Patient Engagement, or Becoming Poach-Proof
The other side of the coin is addressing the inertia of your own patient population. Work needs to be done to make your own patients poach-proof – to replace inertia with engagement.
Evaluate your full path to success, especially the touchpoints where prospective and existing patients step out of the digital world and into your hospital’s real-world experience:
- When patients move from the web to contacting you with a phone call, are you creating a positive, inviting experience?
- Phone call volumes are increasing and will continue to do so for some time to come. Calls are the preferred path for most new patient acquisition.
- If you are working to personalize your website experience, are you doing the same for your in-person experience?
- Said another way, is the website promise the same as the in-person delivery?
- If the hospital uses automated emails, such as confirmation messages and drip campaigns, is the email content periodically reviewed and updated to keep the messages relevant and helpful?
The fact is, most consumers only think about a doctor appointment when they need one. Their doctor relationship isn’t always front of mind. This is where larger healthcare organizations have an advantage over individual doctor offices and small group practices – hospitals offer many more opportunities to generate engagement and fight off relationship inertia.
Consider community engagement as a way to stay top of mind and relevant:
- Provide access to classes, seminars, and thought-provoking speakers.
- Reach out to existing patients with useful and unique health maintenance advice through e-newsletters and blogs.
- Tie in hot-button topics and make sure you have something to offer.
- Leverage your CRM and website data to create in-person experiences that are relevant to what your patients want to know more about.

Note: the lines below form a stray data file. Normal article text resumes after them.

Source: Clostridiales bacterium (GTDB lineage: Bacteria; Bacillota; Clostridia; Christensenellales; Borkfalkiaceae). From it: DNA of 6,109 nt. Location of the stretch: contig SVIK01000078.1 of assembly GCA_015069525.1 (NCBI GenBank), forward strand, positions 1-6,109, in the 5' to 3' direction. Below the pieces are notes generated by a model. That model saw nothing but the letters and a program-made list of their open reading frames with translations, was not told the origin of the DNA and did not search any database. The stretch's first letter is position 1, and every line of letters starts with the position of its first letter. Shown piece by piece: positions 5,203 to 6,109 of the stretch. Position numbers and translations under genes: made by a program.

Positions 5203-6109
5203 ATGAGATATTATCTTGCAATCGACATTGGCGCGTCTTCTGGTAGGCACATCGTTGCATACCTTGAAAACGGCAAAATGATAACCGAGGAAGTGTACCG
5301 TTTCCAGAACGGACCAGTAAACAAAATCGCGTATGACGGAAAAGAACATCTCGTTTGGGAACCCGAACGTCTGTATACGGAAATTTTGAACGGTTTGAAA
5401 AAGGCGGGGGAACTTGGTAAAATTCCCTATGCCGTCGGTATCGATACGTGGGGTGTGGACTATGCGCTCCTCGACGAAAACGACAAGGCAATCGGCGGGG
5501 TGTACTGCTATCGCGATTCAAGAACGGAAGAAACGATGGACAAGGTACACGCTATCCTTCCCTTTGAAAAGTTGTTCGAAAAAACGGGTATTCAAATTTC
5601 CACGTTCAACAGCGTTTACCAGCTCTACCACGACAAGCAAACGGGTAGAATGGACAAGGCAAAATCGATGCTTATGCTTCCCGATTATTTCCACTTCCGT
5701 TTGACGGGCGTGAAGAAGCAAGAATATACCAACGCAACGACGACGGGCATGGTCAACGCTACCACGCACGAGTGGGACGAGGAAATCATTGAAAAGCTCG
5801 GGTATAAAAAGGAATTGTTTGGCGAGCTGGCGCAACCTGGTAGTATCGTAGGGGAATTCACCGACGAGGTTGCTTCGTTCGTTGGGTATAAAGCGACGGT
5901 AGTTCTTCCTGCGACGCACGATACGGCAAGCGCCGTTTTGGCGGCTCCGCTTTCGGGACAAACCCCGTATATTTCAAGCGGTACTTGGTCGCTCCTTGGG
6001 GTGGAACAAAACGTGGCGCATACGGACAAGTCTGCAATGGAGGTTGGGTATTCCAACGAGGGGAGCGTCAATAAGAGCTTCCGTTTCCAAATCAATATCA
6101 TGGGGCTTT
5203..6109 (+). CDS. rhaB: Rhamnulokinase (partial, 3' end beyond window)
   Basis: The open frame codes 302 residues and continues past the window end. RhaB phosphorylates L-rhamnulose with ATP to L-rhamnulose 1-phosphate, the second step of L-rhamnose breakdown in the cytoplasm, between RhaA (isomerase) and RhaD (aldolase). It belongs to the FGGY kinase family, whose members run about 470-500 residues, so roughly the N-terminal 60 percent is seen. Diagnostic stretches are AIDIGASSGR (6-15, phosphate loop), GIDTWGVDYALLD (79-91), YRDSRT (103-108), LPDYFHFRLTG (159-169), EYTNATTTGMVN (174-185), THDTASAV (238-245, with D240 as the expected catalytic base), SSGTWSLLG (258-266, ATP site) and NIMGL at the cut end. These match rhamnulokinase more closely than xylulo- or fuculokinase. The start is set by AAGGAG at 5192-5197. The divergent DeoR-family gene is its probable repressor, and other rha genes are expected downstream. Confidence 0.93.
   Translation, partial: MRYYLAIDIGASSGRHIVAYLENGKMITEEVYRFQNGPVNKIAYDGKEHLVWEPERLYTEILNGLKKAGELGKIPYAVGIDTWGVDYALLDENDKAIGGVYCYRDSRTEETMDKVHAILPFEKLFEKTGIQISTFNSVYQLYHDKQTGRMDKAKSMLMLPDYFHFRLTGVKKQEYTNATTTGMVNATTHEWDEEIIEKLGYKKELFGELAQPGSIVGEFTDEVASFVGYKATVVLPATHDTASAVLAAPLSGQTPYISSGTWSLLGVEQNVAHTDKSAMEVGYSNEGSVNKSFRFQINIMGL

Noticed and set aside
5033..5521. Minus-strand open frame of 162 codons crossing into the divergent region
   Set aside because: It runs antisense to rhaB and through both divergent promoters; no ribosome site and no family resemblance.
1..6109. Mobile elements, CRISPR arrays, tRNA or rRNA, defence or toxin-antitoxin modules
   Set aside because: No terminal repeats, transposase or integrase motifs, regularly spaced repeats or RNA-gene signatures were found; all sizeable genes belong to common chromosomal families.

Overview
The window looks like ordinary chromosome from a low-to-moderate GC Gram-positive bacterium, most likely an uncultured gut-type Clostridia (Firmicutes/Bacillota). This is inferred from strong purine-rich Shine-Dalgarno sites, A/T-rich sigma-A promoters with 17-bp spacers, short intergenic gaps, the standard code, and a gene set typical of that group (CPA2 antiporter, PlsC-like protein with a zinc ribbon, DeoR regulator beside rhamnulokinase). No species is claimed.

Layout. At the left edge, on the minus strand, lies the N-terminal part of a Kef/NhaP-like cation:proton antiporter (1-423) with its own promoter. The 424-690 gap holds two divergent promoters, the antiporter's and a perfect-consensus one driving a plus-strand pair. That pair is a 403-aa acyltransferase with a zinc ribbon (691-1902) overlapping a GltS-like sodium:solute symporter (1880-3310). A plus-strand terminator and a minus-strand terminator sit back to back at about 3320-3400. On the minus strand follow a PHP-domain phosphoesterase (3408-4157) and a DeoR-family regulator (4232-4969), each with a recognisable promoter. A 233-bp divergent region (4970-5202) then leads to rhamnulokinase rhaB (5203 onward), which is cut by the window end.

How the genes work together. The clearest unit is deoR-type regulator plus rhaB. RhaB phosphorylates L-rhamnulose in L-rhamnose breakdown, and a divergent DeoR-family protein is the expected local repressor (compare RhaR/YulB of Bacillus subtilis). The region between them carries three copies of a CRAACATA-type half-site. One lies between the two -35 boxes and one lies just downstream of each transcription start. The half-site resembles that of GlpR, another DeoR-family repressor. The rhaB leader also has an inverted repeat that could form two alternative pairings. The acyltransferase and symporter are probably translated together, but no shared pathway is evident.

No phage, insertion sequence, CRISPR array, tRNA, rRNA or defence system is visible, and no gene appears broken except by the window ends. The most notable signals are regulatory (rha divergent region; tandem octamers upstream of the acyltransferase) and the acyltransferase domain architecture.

- Lectures, health fairs, and “meet the doc” events can be better targeted using the data you already have.
The list is limited only by imagination. Not every idea will be a winner and some may take time to develop, but it is a worthwhile effort. Knitting patient retention and acquisition campaigns together can help maintain focus on both while keeping the consumer’s experience the same as they transition into the organization.
Relationship inertia affects almost every organization. Patients in the grip of inertia and apathy are vulnerable to outside influences that can steal them away. The patient relationship is ours to win and nurture, provided we choose to do so. Acquisition marketing coupled to internal engagement plans can help healthcare providers reduce relationship inertia and apathy among their established patients while welcoming more disaffected patients from competitors.
All it takes to overcome inertia is a push or two in some direction. When it comes to patient acquisition and retention, this statement describes a hospital’s opportunity as well as a cause for concern about your own patients’ vulnerability from inertia. To start a discussion on an integrated approach to patient acquisition and retention, contact us today.